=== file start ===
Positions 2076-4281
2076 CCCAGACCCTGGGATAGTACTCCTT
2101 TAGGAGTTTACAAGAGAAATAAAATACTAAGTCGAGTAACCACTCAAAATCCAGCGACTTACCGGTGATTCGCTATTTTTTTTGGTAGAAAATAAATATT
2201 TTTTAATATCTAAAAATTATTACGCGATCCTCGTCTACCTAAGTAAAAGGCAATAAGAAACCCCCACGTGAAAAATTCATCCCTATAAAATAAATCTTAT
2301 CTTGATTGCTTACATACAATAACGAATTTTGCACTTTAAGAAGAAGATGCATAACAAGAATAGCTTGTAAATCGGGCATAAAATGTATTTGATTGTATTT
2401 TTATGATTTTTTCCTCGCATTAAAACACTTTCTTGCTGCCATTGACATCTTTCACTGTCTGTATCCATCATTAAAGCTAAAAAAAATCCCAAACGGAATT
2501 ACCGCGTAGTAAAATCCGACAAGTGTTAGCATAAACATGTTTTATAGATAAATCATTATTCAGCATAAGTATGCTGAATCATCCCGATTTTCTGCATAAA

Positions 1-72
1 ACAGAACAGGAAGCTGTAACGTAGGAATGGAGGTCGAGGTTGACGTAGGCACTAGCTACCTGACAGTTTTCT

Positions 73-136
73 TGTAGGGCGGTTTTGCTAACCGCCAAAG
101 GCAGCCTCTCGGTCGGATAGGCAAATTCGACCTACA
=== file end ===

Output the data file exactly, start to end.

Positions 2076-4281
2076 CCCAGACCCTGGGATAGTACTCCTT
2101 TAGGAGTTTACAAGAGAAATAAAATACTAAGTCGAGTAACCACTCAAAATCCAGCGACTTACCGGTGATTCGCTATTTTTTTTGGTAGAAAATAAATATT
2201 TTTTAATATCTAAAAATTATTACGCGATCCTCGTCTACCTAAGTAAAAGGCAATAAGAAACCCCCACGTGAAAAATTCATCCCTATAAAATAAATCTTAT
2301 CTTGATTGCTTACATACAATAACGAATTTTGCACTTTAAGAAGAAGATGCATAACAAGAATAGCTTGTAAATCGGGCATAAAATGTATTTGATTGTATTT
2401 TTATGATTTTTTCCTCGCATTAAAACACTTTCTTGCTGCCATTGACATCTTTCACTGTCTGTATCCATCATTAAAGCTAAAAAAAATCCCAAACGGAATT
2501 ACCGCGTAGTAAAATCCGACAAGTGTTAGCATAAACATGTTTTATAGATAAATCATTATTCAGCATAAGTATGCTGAATCATCCCGATTTTCTGCATAAA

Positions 1-72
1 ACAGAACAGGAAGCTGTAACGTAGGAATGGAGGTCGAGGTTGACGTAGGCACTAGCTACCTGACAGTTTTCT

Positions 73-136
73 TGTAGGGCGGTTTTGCTAACCGCCAAAG
101 GCAGCCTCTCGGTCGGATAGGCAAATTCGACCTACA